Search - Great Kings of England - Richard the Lionheart on DVD

Great Kings of England -  Richard the Lionheart
Great Kings of England - Richard the Lionheart
Genres: Documentary
NR     2006     0hr 50min

The reign of Richard Coeur de Lion (Richard The Lionheart) was one of the most eventful and colorful in England?s long history.The third son of Henry II, Richard devoted his life to crusading and defending his lands in Fra...  more »


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Movie Details

Genres: Documentary
Sub-Genres: Biography
Studio: Kultur Video
Format: DVD - Color
DVD Release Date: 09/26/2006
Release Year: 2006
Run Time: 0hr 50min
Screens: Color
Number of Discs: 1
SwapaDVD Credits: 1
Total Copies: 0
Members Wishing: 1
MPAA Rating: NR (Not Rated)
Languages: English

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Movie Reviews

Informative, but Cheap and Possibly Offensive
Jeffery Mingo | Homewood, IL USA | 07/10/2007
(3 out of 5 stars)

"This documentary is filled with modern Brits dressing and acting as medieval people, so this will remind you of "Monty Python's Holy Grail." The work mentions Sherwood Forest, King John, and a returning king, so it may also remind you of the many version of Robin Hood.

I was pleased to learn about Richard the Lion-Hearted. I'm a bit surprised that medieval British people knew about lions, but perhaps they learned about them through the Romans and their past coliseum games. Unlike other documentaries where the homosexuality of celebrated, historical figures is denied, this work was bold enough to mention that Richard liked males. However, the narrator states that he was handsome, yet the actor portraying him has Steve Buscemi-like qualities. The Europeans and the Arabs didn't just fight each other in the Crusades; the kings of the warring groups knew and had contact with each other. This may make people think too much about "300" and other current schisms between the West and the Middle East. Be careful as a viewer.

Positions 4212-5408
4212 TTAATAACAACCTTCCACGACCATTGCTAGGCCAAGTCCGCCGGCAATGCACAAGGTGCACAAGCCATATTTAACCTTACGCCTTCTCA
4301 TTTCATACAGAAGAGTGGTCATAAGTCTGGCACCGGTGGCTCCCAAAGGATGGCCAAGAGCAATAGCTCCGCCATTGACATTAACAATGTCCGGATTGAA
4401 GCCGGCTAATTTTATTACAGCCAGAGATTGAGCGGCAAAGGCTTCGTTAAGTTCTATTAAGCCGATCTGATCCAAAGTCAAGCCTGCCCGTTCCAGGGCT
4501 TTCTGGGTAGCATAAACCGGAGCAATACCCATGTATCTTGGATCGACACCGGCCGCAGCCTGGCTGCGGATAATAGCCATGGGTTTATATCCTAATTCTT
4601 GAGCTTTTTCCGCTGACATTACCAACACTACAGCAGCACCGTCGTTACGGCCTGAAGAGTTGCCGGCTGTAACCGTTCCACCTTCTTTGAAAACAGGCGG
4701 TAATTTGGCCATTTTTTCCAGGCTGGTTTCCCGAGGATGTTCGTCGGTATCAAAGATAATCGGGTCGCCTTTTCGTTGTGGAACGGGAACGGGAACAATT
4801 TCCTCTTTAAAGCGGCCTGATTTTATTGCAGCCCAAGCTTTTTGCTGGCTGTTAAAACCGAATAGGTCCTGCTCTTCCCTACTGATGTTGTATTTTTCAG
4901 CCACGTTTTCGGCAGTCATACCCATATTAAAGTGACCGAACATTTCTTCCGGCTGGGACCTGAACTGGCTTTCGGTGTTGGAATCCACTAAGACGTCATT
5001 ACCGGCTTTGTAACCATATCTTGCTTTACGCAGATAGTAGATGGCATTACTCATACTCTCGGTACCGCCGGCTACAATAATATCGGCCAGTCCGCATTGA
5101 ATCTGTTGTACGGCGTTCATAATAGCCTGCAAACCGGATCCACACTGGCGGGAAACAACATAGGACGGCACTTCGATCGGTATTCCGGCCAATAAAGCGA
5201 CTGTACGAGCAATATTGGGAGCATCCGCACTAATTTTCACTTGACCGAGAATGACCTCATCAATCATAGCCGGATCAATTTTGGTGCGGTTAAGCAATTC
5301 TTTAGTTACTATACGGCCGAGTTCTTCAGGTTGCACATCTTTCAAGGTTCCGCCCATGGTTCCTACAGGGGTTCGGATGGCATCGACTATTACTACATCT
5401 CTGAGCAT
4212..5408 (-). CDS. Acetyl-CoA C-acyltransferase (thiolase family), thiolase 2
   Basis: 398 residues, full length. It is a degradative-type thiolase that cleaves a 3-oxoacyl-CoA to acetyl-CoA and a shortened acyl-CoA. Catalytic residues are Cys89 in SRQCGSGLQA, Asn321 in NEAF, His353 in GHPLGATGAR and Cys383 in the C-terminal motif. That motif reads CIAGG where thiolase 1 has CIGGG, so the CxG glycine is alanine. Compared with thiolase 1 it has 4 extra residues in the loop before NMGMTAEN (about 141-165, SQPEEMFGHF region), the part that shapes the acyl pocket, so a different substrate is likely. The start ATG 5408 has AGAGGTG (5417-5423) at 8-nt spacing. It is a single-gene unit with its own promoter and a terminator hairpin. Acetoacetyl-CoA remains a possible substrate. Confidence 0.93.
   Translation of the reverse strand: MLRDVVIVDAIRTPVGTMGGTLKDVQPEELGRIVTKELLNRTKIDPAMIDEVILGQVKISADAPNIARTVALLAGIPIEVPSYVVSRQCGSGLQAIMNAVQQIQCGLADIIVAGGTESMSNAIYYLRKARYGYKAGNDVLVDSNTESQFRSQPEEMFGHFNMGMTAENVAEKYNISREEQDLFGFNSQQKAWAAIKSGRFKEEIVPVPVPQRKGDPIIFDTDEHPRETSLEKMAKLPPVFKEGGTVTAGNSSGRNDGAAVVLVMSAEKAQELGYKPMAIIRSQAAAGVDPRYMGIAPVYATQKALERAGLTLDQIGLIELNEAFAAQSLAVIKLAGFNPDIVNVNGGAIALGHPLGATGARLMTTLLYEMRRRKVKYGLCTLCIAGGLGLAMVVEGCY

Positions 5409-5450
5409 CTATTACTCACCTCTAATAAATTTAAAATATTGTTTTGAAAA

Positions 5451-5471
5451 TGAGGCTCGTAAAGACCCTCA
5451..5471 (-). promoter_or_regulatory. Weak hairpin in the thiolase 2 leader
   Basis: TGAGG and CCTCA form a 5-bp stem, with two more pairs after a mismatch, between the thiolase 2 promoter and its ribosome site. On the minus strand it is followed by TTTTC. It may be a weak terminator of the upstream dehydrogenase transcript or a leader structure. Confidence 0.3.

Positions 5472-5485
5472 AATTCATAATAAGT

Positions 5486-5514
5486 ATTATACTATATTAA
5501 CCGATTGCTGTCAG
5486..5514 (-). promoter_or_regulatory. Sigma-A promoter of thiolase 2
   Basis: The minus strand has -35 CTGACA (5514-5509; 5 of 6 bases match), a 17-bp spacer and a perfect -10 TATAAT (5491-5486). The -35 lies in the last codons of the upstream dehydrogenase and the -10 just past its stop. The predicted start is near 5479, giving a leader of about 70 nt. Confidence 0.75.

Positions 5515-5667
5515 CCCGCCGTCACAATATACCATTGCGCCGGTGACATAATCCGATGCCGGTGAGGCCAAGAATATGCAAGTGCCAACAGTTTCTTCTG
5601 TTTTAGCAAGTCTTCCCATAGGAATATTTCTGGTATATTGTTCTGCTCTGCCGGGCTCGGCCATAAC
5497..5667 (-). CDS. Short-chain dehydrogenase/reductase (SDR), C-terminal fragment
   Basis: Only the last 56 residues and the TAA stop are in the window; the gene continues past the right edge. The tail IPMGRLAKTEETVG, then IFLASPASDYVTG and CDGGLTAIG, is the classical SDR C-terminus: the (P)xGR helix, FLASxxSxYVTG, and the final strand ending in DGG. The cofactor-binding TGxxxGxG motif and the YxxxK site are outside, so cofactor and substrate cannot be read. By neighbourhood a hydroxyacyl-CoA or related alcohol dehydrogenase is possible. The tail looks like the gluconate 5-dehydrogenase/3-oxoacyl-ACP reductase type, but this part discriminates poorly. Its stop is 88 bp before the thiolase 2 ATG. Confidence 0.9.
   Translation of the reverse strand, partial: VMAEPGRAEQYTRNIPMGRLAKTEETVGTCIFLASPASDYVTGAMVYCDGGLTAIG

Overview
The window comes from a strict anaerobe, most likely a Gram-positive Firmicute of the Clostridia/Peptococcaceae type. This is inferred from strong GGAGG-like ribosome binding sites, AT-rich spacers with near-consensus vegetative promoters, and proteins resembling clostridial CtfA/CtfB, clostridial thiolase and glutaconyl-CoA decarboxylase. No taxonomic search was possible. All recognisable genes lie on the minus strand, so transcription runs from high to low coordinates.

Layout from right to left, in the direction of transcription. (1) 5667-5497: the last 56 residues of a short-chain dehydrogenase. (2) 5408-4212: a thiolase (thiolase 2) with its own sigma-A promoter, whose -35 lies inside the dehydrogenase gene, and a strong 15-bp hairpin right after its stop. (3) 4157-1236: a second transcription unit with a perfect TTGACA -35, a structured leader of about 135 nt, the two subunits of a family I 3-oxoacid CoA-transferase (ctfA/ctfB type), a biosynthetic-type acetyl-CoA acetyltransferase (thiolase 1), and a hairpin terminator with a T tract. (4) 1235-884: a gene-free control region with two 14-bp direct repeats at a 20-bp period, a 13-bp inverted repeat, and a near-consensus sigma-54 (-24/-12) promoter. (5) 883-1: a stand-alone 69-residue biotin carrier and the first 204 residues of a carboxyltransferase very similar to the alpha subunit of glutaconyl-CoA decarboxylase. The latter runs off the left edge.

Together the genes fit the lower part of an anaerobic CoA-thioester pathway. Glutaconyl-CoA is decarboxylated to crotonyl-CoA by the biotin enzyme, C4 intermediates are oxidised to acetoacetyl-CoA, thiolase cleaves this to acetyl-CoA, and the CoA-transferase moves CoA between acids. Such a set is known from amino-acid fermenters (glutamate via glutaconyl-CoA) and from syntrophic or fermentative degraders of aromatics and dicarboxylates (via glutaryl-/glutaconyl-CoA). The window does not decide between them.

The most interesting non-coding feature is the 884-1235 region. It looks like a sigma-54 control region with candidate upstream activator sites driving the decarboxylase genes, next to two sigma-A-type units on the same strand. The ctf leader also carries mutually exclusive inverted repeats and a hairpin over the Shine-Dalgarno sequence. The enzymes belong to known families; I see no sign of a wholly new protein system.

Old James Bond movies didn't have realistic car chases. They had characters pretend to drive as a screen of a busy highway plays in the background. This used the same cheap trick. The documentary makers did not take the actors to the desert; they just show a screen with a desert background. They have one actor who actually looked like he was of Arab descent. However, for the Saladdin the king, they put heavy brown makeup and fake facial hair on an actor. This type of "brownface" seemed too much like the racist "blackface" used in the 1800s in the United States. I am sure Britain has many talented, Arab actors who could have played the role. The use of this racial drag is offensive, and possibly racist. Further, the actor uses an accent that sounded more French than Arabic. The narrator, in addition, had poor French pronunciation skills."